1947 – 75 YEARS AGO

Permission to erect an office structure in Sycamore was granted by the Civilian Production Administration of the Chicago district, officials of the DeKalb Ogle Telephone Company announced this morning. The structure is to be erected on the south side of Elm Street, between Maple and Main streets and will cost in the neighborhood of $135,000 officials of the company stated.

Old eyeglasses are being collected by the Auxiliary of the Waterman American Legion post. The glasses are to be sent to the state hospital. An appeal was removed from the hospital for the old eyeglasses and the members of the auxiliary have made arrangements to make a collection in the Waterman vicinity. The frames and any small parts are needed badly and any parts may be used. Many eyeglasses are broken at the state institution and the parts are needed so that repairs may be made. Those having old eyeglasses they wish to donate may leave them at either the Whitford or Mizel grocery stores where boxes have been placed for this purpose.

The farmhouse owned by Claude Patterson of Kingston burned to the ground Thursday forenoon. Neighbors seeing the flames hurried to help and some furniture and bedding and most of the household goods from the ground floor were saved. The cause of the fire is thought to have been an overheated chimney. Lewel Farland gave the family shelter until they can find a place to live. The loss was partly covered by insurance.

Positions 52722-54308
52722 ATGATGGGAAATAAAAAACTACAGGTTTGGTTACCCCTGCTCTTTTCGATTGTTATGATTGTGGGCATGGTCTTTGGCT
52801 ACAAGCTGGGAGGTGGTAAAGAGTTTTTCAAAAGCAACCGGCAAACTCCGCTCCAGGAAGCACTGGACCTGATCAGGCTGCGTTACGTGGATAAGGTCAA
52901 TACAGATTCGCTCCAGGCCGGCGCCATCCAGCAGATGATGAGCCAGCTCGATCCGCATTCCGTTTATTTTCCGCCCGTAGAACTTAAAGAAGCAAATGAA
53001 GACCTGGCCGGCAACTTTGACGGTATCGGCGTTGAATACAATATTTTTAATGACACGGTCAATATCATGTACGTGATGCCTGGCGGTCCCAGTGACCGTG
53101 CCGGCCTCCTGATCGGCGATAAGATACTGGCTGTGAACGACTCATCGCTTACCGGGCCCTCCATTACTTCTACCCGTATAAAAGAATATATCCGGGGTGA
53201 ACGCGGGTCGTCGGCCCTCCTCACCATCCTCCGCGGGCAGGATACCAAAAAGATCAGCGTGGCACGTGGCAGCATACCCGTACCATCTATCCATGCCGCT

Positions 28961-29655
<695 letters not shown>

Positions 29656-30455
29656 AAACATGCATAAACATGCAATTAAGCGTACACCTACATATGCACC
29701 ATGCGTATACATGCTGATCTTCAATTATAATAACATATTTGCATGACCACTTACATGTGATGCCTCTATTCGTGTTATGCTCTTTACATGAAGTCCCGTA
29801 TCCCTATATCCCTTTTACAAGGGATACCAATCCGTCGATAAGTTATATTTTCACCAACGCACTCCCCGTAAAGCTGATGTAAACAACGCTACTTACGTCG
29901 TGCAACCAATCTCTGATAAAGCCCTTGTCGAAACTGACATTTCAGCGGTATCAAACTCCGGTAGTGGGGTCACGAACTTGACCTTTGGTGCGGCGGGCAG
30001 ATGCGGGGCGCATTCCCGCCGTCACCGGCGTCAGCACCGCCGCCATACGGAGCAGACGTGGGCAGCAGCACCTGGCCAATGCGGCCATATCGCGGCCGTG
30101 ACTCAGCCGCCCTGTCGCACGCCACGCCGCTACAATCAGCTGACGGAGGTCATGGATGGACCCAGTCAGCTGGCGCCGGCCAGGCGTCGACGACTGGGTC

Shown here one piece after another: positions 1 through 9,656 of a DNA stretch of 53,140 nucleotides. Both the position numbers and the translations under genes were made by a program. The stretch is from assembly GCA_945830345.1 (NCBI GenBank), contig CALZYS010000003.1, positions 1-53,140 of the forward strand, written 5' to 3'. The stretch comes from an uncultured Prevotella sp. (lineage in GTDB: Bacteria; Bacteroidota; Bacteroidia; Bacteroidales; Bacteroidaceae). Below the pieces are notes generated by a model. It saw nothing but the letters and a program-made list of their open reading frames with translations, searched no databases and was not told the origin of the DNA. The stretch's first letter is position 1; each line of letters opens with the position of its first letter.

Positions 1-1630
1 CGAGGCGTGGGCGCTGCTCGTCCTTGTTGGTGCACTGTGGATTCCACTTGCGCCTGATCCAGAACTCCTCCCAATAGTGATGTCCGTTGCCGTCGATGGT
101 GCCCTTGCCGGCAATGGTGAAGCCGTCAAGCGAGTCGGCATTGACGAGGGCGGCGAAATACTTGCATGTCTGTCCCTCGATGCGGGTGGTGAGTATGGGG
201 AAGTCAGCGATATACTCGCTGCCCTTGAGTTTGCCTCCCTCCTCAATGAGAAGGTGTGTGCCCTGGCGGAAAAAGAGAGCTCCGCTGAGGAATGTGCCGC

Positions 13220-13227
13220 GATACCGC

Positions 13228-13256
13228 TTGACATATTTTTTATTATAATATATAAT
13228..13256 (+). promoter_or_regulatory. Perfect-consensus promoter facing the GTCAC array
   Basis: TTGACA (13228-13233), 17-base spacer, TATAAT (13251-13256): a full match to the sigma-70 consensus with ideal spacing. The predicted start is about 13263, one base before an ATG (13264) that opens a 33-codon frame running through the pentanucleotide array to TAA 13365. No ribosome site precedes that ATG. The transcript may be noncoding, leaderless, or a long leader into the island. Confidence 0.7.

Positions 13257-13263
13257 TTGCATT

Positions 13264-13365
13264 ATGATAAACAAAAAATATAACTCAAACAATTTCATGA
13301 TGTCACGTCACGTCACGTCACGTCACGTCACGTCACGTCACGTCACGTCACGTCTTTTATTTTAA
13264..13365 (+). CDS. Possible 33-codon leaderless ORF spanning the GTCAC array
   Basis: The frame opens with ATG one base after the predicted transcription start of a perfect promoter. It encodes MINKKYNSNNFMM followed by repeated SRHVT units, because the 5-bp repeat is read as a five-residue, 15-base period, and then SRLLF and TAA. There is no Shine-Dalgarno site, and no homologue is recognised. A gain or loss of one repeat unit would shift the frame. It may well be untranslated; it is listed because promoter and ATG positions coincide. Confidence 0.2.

Citizens of Sycamore are reminded again of the testing of the fire siren on Saturday noon, Jan. 18. This procedure will be followed every Saturday noon thereafter. During the war, this practice was discontinued to avoid the confusion of air raid signals. The main purpose of the siren blowing on Saturday will be for testing, as with the J. V. Patten Co. fire, the siren was frozen and volunteers had to be called by phone which caused some delay.

On Thursday evening, Jan. 16, members of the DeKalb aerie of Eagles will enjoy an oyster stag event at the Eagles Hall. The stag is to open at 6 o’clock. Preparations have been completed to care for a large turnout.

1972 – 50 YEARS AGO